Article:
The Pew Research Center’s New Media Index for the last week of January shows the blogosphere was more interested in a film shot by chimpanzees than President Obama’s State of the Union Address. On the flip side, it shows the State of the Union Address as the top story covered by the mainstream media. The report also shows that the iPad announcement was the number one news topic discussed on Twitter.
Unfortunately, mainstream media sources are likely to use this kind of report without any kind of analysis or context, and folks who blog and tweet are going to get painted as some kind of out-of-touch geeks again.
While I respect the Pew Center’s Excellence in Journalism project and I often find their research valuable, I can’t always agree with the evaluations of their data.
To run an apples-to-apples comparison of top subjects between mainstream media, blogs and Twitter doesn’t make sense. Those of us involved heavily in social media and blogs often think the world is running alongside us, keeping up with the latest in this new form of communication. The reality is very different though. Sure, Facebook’s numbers are through the roof and Twitter is still growing exponentially — but in the grand scheme of things, those involved in social media are still the minority in this world. Meanwhile, the mainstream press is just that: mainstream. That means folks who have never used social media or who are clueless to its power and attraction are still getting the bulk of their information from newspapers and TV. And, the news industry still adheres to keeping the masses informed with the most basic of information with the widest appeal. The State of the Union address certainly fits that bill more than Apple’s latest gadget or the next blockbuster from a band of chimps.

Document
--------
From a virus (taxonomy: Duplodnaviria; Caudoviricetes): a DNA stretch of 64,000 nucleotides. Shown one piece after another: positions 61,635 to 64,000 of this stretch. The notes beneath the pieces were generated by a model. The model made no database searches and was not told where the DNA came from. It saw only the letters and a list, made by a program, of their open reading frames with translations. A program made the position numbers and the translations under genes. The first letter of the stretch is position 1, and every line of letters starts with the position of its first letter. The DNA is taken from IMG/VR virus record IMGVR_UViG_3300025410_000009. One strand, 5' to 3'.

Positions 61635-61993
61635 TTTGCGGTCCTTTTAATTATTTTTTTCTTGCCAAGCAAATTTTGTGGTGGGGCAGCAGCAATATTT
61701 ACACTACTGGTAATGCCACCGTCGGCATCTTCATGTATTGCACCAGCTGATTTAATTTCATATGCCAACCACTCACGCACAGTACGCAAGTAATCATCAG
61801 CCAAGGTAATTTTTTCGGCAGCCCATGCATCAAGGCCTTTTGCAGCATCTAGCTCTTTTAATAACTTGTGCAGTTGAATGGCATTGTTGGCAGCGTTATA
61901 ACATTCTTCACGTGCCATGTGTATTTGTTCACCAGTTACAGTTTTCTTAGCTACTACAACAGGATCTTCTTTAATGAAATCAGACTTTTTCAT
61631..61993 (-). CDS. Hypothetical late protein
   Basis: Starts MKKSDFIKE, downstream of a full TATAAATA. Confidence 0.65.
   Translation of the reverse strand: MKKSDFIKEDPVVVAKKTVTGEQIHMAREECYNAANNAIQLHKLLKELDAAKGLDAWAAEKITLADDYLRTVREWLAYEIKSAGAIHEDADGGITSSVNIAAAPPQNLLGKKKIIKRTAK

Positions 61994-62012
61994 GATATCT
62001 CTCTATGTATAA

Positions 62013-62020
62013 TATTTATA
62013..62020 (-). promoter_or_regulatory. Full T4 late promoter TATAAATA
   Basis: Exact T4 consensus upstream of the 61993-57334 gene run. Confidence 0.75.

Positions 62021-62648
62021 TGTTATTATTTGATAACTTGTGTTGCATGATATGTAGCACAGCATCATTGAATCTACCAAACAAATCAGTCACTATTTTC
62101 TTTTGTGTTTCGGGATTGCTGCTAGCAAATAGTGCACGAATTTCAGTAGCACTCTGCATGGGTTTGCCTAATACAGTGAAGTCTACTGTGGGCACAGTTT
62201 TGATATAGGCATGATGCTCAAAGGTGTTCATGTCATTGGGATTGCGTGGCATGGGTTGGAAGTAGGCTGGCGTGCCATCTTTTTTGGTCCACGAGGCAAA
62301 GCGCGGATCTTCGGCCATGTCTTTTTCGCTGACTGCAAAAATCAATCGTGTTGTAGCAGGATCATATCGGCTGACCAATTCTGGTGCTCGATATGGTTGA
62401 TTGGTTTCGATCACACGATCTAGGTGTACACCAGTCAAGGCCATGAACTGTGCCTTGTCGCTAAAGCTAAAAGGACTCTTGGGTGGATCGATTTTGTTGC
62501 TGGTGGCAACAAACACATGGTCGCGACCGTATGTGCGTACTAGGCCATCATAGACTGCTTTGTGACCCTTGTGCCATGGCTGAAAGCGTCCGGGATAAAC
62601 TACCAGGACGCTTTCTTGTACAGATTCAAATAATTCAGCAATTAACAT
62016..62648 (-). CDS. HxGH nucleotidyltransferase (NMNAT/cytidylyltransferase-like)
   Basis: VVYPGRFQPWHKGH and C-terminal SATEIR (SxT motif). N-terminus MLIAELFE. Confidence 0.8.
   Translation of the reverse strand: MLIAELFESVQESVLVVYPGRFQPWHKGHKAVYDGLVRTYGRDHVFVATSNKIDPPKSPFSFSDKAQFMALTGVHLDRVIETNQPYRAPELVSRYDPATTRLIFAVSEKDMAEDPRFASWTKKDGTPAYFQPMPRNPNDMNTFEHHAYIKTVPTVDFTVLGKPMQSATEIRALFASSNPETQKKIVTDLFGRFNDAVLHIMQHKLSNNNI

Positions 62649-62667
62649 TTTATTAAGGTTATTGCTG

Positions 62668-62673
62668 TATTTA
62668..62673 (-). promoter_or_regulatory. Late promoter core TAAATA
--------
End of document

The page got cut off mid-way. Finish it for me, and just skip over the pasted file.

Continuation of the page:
The blogosphere and Twittersphere are sharing news but they aren’t the primary sources of news. That’s because the users often are commenting on things both serious and sublime, important and insignificant. That means that comparing leading topics is difficult. There’s a difference between top news and top chatter.